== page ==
If you didn’t know who Michelle Wolf was before Saturday evening, chances are you do now.
The Wall Street banker-turned-comedian, whose resume includes a HBO comedy special titled Nice Lady, a stint as a correspondent on The Daily Show and a forthcoming Netflix series, sparked a raging Twitter debate (honestly, in 2018 igniting a Twitter debate is not hard) following her monologue at the annual White House Correspondents’ Dinner in which she mentioned Sarah Huckabee Sanders’ "perfect smoky eye" in a joke about the White House Press Secretary’s job performance.
"I actually really like Sarah," said Wolf. "I think she's very resourceful. But she burns facts and then she uses that ash to create a perfect smoky eye."
Those who were live-tweeting the event immediately latched on to the comment, criticizing the comedian—who identifies as a feminist—for the mere mention of Sanders’ makeup.
Mercedes Schlapp, the White House Director of Strategic Communications (who replaced Hope Hicks, in case you’ve had a hard time keeping up) tweeted that "women attacking conservative women" for their appearance is "shameful."
Mika Brezinski, co-host of Morning Joe and a one-time target of a joke by President about her looks, said that the WHCA owed Sanders—"a wife and mother"— an apology. "Women who use their government positions to spread lies and misinformation deserve to face the same withering criticism as men," she wrote. "But leave our looks out of it."
Following the ensuing Twitter drama, Wolf tweeted that folks had misread the point of the joke, which is that Sanders lies. "Why are you guys making this about Sarah’s looks?" she wrote. "I said she burns facts and uses the ash to create a *perfect* smoky eye. I complimented her eye makeup and her ingenuity of materials."
The Big Sick co-writer and star Kumail Najiani echoed this point, imploring journalist Maggie Haberman of the New York Times, who also pointed out the "criticism," to, "please quote the exact line that intensely criticized her appearance.” Betches put it more succinctly in their daily political "Sup" newsletter, writing dryly that, apparently, "a perfect smoky eye is a huge burn in Washington."
Wolf continued to defend her stance on NPR’s Fresh Air on Tuesday, telling host Terry Gross, "I wouldn't change a single word that I said. I'm very happy with what I said, and I'm glad I stuck to my guns."
So, why were so many feathers ruffled over some jokes? More importantly, why are we still talking about this, especially when, as Wolf noted in her NPR comments, no one is rushing to the defense of Chris Christie or Mitch McConnell, whose appearances she actually criticized? (Her exact words about McConnell: "Mitch McConnell isn’t here tonight, he had a prior engagement, he’s finally getting his neck circumcised. Mazel." Zing.)
Maybe it’s because we’ve been told time and time again not to comment about women’s appearances, especially when it comes to women in politics.
Professor Heather Widdows of the University of Birmingham in England, whose forthcoming book, Perfect Me: Beauty as an Ethical Ideal (Princeton Press) discusses the changing beauty standards in the digital, "selfie culture" era, tells InStyle via email that, "it is still true that women are judged on their appearance in the way that men are not."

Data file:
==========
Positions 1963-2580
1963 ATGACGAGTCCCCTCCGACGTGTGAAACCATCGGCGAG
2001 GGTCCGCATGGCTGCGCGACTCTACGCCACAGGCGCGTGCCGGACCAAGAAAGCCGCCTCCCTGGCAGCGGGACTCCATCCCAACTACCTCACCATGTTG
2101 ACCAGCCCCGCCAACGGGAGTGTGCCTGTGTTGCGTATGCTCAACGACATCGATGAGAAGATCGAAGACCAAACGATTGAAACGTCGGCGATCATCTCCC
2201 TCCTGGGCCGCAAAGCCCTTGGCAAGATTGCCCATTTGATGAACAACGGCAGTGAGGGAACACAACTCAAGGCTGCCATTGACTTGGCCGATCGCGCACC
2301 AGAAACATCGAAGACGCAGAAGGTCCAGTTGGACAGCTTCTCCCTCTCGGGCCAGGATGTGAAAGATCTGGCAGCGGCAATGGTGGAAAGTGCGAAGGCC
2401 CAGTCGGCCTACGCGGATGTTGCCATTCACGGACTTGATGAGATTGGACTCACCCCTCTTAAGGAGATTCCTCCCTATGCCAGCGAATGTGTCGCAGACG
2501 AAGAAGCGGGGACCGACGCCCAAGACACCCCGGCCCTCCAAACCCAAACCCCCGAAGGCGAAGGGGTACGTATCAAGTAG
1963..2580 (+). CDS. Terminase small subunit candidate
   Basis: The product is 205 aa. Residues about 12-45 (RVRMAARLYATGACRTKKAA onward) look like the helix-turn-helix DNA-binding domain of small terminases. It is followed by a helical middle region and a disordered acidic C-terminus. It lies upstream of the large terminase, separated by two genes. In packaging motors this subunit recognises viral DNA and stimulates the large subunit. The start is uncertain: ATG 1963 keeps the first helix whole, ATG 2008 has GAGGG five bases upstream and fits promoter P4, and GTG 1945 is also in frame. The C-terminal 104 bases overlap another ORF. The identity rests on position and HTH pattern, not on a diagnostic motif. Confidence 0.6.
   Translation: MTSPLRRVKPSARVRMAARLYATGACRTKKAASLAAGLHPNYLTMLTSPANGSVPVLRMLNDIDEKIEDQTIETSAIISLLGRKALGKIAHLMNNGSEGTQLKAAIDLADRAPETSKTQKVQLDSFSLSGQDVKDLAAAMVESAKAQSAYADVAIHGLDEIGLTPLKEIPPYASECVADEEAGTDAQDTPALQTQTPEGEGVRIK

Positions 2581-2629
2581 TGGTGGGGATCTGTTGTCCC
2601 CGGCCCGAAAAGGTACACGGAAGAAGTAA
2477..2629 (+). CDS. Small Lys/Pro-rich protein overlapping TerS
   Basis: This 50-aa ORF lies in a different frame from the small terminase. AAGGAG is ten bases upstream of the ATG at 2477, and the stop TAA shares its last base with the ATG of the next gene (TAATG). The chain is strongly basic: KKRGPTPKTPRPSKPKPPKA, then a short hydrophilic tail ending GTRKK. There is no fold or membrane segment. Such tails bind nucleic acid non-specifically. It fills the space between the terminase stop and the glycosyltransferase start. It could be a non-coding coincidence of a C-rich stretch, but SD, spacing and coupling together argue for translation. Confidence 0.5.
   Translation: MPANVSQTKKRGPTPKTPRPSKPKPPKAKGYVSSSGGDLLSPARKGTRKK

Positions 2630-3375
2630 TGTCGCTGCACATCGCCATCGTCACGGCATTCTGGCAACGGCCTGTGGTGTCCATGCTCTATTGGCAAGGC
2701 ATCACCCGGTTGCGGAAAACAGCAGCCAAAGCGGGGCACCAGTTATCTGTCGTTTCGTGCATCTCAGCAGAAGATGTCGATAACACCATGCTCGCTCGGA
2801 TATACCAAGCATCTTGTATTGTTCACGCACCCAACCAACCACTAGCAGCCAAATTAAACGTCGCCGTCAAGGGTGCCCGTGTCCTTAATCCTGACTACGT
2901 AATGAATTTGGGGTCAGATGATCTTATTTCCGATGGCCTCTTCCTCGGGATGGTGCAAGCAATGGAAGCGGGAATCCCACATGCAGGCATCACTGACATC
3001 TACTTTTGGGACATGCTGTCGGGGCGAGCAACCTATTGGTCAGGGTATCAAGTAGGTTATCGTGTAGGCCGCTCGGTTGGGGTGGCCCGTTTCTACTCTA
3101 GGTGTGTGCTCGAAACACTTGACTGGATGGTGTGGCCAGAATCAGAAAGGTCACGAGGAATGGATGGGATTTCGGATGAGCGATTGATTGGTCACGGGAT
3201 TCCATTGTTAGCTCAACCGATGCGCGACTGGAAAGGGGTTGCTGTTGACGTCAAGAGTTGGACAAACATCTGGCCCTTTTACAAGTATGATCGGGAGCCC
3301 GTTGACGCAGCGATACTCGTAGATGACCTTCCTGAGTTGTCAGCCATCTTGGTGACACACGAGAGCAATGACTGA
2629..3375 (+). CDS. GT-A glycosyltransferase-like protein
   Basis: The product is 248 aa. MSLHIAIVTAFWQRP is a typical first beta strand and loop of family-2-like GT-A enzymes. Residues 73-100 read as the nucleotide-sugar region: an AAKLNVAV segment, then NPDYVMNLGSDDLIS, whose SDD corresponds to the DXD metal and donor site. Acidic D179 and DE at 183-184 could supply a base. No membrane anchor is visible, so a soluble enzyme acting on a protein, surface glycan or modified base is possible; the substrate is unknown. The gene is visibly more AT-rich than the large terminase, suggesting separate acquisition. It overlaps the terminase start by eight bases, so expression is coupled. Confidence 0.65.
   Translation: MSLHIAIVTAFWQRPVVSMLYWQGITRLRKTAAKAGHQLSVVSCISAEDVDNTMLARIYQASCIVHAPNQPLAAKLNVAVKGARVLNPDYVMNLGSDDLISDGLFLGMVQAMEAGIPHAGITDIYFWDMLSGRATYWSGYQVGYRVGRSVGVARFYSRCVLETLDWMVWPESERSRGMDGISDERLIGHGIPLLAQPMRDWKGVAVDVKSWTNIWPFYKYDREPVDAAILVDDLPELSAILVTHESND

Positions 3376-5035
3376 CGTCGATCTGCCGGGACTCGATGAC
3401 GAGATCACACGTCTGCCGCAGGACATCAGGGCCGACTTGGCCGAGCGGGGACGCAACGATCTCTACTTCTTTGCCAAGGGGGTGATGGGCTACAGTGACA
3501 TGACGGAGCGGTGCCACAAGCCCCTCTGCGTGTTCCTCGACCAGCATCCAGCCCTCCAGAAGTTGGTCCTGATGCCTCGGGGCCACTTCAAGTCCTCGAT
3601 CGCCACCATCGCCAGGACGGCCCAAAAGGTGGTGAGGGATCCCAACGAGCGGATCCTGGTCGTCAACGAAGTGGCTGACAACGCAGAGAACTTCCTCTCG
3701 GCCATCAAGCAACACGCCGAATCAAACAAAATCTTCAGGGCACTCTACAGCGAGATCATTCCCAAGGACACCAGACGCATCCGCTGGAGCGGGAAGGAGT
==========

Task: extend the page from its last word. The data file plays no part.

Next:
"The old feminist critique would have claimed that commenting on appearance reduces women to their bodies and is wholly harmful and happens to women not to men," says Widdows, who also co-runs the Beauty Demands blog. "But I argue in Perfect Me that in a visual and virtual culture it is not just harmful. We are never reduced to mere bodies—as our bodies are active and ourselves."
So, no, a mere mention of a woman’s smoky-eye makeup is not harmful in and of itself. But what is important as consumers is to have an awareness of how those comments construct the narrative of the person, and play into the idea of their level of competence. For example, Justin Trudeau is often praised for his good looks, while President Trump is ridiculed for his hair.
"In a visual culture appearance will always matter—so what we have to pay attention is whether it’s used to belittle or empower," she writes. "It is not always belittling."
Sanders has yet to comment on the debacle, though her dad, former Arkansas governor Mike Huckabee, told The Hollywood Reporter that, "she handled it a whole lot better than I think that most people do, and it just did not seem to cause her—she didn't go home and cry her eyes out or anything like that." (Of course, there’s more to unpack about women crying being seen as weakness, but that’s for another time.)
It's also important to reiterate that Wolf was hired to make fun of Sanders. And Trump. And every journalist in the room, whether they work for Fox News or CNN. "You should have done more research before you got me to do this," she joked in her monologue.
Kathy Griffin, who, if you'll recall, had her own experience getting dragged for crossing a line in comedy, praised Wolf on Twitter. "By pushing the line we force people to think differently, to ask questions and disrupt the status quo."
At the end of the day, it's interesting that so many would rush to Sanders' defense, eager to play the savior role. If the press secretary has proven anything, it's that she isn't in need of rescue.